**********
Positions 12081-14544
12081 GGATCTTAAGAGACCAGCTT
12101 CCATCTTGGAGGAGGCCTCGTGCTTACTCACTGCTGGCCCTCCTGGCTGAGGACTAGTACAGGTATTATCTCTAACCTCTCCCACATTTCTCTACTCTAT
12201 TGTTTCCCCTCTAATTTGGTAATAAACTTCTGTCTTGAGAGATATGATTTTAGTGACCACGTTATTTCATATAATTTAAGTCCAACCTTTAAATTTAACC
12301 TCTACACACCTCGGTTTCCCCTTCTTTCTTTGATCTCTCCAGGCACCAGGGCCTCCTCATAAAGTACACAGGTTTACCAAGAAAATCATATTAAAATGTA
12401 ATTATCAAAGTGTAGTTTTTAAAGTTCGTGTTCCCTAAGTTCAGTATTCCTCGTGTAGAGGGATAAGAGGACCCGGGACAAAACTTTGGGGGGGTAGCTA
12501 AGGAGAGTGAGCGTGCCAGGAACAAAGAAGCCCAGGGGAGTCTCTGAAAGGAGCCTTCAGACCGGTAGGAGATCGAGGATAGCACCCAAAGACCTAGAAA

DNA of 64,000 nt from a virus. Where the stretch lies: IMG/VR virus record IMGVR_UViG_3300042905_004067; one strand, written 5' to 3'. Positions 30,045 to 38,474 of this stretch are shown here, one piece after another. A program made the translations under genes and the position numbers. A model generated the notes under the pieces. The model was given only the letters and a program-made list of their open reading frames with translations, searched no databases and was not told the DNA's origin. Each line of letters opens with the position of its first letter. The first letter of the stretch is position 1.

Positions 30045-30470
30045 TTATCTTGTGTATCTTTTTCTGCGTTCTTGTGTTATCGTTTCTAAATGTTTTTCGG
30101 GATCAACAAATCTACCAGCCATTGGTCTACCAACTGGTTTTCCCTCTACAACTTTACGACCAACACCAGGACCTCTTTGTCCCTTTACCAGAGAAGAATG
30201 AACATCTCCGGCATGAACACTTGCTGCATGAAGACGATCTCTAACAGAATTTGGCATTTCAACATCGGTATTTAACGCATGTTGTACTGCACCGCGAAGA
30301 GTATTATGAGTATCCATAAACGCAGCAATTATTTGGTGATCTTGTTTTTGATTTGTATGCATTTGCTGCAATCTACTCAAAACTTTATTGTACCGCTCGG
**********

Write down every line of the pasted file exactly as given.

Positions 12081-14544
12081 GGATCTTAAGAGACCAGCTT
12101 CCATCTTGGAGGAGGCCTCGTGCTTACTCACTGCTGGCCCTCCTGGCTGAGGACTAGTACAGGTATTATCTCTAACCTCTCCCACATTTCTCTACTCTAT
12201 TGTTTCCCCTCTAATTTGGTAATAAACTTCTGTCTTGAGAGATATGATTTTAGTGACCACGTTATTTCATATAATTTAAGTCCAACCTTTAAATTTAACC
12301 TCTACACACCTCGGTTTCCCCTTCTTTCTTTGATCTCTCCAGGCACCAGGGCCTCCTCATAAAGTACACAGGTTTACCAAGAAAATCATATTAAAATGTA
12401 ATTATCAAAGTGTAGTTTTTAAAGTTCGTGTTCCCTAAGTTCAGTATTCCTCGTGTAGAGGGATAAGAGGACCCGGGACAAAACTTTGGGGGGGTAGCTA
12501 AGGAGAGTGAGCGTGCCAGGAACAAAGAAGCCCAGGGGAGTCTCTGAAAGGAGCCTTCAGACCGGTAGGAGATCGAGGATAGCACCCAAAGACCTAGAAA

DNA of 64,000 nt from a virus. Where the stretch lies: IMG/VR virus record IMGVR_UViG_3300042905_004067; one strand, written 5' to 3'. Positions 30,045 to 38,474 of this stretch are shown here, one piece after another. A program made the translations under genes and the position numbers. A model generated the notes under the pieces. The model was given only the letters and a program-made list of their open reading frames with translations, searched no databases and was not told the DNA's origin. Each line of letters opens with the position of its first letter. The first letter of the stretch is position 1.

Positions 30045-30470
30045 TTATCTTGTGTATCTTTTTCTGCGTTCTTGTGTTATCGTTTCTAAATGTTTTTCGG
30101 GATCAACAAATCTACCAGCCATTGGTCTACCAACTGGTTTTCCCTCTACAACTTTACGACCAACACCAGGACCTCTTTGTCCCTTTACCAGAGAAGAATG
30201 AACATCTCCGGCATGAACACTTGCTGCATGAAGACGATCTCTAACAGAATTTGGCATTTCAACATCGGTATTTAACGCATGTTGTACTGCACCGCGAAGA
30301 GTATTATGAGTATCCATAAACGCAGCAATTATTTGGTGATCTTGTTTTTGATTTGTATGCATTTGCTGCAATCTACTCAAAACTTTATTGTACCGCTCGG